I previously covered the case of Cascades Computer Innovation LLC v. RPX Corp., (N.D. Cal.) (Gonzalez Rogers, J.). As I wrote in connection with the court’s refusal to dismiss the plaintiff’s amended complaint in December 2013:
Cascades is a non-practicing entity (“NPE”), accused by the defendants of being a “patent troll.” It holds the rights to a portfolio of patents relating to technology that optimizes the use of the Android mobile phone/tablet operating system. Dell, HTC, LG, Motorola Mobility, and Samsung (the manufacturing defendants) sell mobile devices, including those employing the Android operating system. Together, they allegedly sell more than 95% of all Android devices in the United States.
Cascades alleged that the manufacturing defendants, along with RPX, engaged in a group boycott to not license Cascades’ patents. RPX is a defensive patent aggregator – an “anti-troll” – formed to protect its members from NPEs. It frequently acts as an intermediary for its members for purposes of acquiring patents and negotiating licenses on behalf of its members.
In a nutshell, Cascades alleged that the manufacturing defendants, through or with RPX, refused to negotiate separately with Cascades for patent licenses, or at least refused to negotiate independently in a “serious” manner with Cascades, and that the defendants agreed not to license Cascades’ patents. Allegedly, the object of the conspiracy was to force Cascades to abandon its efforts to license and enforce its patents, accept a below market-value offer from RPX, or go out of business by virtue of expensive litigation. In this manner, defendants would allegedly obtain a monopsony position.
The court stayed the case pending resolution of a claim of infringement regarding the primary patent at issue. Many defendants settled those claims, but Samsung went to trial and ultimately prevailed, receiving a jury verdict of non-infringement.
On February 23, 2016, the Court dismissed the remaining antitrust claims (on a motion for judgment on the pleadings). The court wrote that failure to license an invalid patent cannot serve as the basis for a cognizable antitrust injury.
Plaintiff alternatively argued that it suffered antitrust injury in connection with the other patents in the portfolio, but the court viewed any such purported injury as de minimis. Moreover,
only Samsung is alleged to have infringed any of the other patents. However, the complaint never specifies which other patent Samsung purportedly infringed. Only in its opposition brief does plaintiff finally claim that Samsung purportedly infringed the ‘130 Patent. As described above, the market power assertions are premised on a combination of the manufacturing defendants’ shares. Plaintiff does not contend that Samsung’s share alone—17 percent of Android-based phones, a subset of a larger smartphone market and an even larger cellular phone market—is sufficient to undergird its theory. It is also not plausible, in light of the application of the collateral estoppel doctrine regarding non-infringement, that plaintiff’s failure to license the ‘130 Patent was an antitrust injury where only Samsung is alleged to have infringed the patent. In such circumstances, the complaint does not provide a convincing motive for the other alleged participants to conspire against plaintiff or allege sufficient market power by Samsung individually.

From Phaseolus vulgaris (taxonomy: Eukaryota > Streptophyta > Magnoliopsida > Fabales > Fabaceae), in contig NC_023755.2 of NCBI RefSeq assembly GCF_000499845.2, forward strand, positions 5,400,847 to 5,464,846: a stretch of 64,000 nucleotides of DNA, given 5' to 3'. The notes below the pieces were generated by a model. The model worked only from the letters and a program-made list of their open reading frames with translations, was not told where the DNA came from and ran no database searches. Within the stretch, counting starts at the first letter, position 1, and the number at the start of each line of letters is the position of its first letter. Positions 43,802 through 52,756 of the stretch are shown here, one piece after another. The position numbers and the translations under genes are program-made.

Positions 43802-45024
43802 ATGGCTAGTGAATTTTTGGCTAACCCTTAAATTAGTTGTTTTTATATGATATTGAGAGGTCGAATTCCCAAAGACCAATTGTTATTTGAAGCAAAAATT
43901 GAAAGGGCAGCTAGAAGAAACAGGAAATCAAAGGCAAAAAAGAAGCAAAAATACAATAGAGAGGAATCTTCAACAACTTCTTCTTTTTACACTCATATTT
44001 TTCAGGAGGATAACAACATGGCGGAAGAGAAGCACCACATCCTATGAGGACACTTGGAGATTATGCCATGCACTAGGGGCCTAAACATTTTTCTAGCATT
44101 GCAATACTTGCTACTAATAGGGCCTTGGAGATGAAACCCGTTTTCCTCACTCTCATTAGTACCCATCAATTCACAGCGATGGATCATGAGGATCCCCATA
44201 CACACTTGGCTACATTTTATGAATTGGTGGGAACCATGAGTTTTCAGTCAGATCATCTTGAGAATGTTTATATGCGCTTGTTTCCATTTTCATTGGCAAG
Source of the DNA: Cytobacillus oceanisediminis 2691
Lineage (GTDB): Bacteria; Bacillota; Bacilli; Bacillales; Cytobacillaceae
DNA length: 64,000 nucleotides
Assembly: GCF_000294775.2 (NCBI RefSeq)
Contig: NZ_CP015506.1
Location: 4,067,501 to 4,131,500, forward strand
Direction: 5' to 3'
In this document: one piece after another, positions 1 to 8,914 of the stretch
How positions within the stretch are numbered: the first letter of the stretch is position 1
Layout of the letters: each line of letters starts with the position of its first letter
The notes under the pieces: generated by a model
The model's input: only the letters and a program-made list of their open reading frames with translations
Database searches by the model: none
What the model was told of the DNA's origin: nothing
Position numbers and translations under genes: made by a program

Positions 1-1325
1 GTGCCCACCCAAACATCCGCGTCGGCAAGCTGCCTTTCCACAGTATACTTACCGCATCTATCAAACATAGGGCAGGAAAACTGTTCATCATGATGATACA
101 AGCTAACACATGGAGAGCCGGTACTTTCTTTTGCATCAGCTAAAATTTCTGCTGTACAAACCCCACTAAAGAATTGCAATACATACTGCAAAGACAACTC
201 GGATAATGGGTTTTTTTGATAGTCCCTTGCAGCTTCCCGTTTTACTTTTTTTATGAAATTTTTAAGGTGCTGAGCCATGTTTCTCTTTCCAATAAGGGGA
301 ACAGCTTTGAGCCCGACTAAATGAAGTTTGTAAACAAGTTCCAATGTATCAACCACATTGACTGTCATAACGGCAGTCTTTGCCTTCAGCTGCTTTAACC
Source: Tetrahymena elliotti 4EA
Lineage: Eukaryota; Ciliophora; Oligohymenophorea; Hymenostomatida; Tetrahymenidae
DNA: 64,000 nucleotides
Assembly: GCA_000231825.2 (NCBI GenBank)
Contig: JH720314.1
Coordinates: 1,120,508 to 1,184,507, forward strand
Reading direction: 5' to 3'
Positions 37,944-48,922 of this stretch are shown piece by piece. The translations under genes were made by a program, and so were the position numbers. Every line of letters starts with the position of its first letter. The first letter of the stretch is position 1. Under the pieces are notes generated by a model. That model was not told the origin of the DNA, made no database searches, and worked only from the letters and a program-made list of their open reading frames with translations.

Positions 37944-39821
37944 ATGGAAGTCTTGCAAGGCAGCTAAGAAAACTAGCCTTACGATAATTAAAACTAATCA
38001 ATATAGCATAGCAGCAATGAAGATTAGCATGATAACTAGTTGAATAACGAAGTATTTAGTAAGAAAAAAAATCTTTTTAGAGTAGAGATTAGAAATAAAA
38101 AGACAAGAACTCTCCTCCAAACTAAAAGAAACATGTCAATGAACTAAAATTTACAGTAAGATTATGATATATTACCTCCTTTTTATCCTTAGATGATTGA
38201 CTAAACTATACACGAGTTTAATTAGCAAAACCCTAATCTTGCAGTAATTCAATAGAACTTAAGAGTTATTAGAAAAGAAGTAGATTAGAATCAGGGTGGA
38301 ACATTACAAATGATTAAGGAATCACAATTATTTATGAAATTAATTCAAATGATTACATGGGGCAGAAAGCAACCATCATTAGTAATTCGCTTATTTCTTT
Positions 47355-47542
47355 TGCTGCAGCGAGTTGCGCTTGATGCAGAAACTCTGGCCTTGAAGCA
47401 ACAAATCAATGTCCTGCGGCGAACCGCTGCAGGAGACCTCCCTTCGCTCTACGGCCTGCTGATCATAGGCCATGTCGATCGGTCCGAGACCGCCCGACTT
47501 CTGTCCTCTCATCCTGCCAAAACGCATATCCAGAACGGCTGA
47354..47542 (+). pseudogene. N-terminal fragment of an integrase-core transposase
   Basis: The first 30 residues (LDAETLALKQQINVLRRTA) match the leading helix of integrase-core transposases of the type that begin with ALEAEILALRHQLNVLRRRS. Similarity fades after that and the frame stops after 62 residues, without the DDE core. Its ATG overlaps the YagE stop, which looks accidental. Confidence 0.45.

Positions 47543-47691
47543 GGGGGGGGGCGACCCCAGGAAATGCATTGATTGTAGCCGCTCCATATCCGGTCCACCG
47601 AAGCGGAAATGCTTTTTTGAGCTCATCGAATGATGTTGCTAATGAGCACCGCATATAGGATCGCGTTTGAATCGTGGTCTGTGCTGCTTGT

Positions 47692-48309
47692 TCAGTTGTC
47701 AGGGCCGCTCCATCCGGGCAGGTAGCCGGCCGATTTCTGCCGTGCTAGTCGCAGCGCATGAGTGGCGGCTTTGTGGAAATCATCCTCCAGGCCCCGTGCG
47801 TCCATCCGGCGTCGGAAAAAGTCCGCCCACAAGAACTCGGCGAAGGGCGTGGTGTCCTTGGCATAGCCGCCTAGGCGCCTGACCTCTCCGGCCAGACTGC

Even if plaintiff could establish antitrust standing, the motion would be granted for plaintiff’s failure to state any viable federal antitrust claim. The Court previously articulated the elements of these federal antitrust claims in connection with its order denying defendants’ motions to dismiss. After supplementing the picture with the patent jury’s finding of non-infringement of the “primary” ‘750 Patent, the FAC utterly fails to satisfy the elements necessary to state federal antitrust claims. Indeed, if the complaint were amended to insert the word “non-infringed” before each of its more than seventy references to the ‘750 Patent, then the lack of plausibility would shine through acutely.
2016 U.S. Dist. LEXIS 22727 (cit. omit.). The court also wrote that it was not inclined to maintain supplemental jurisdiction over state law antitrust and unfair competition claims.
Because the decision turns on a finding of non-infringement, it is not clear to what it extent it presages future dismissals of antitrust claims against defensive patent aggregators.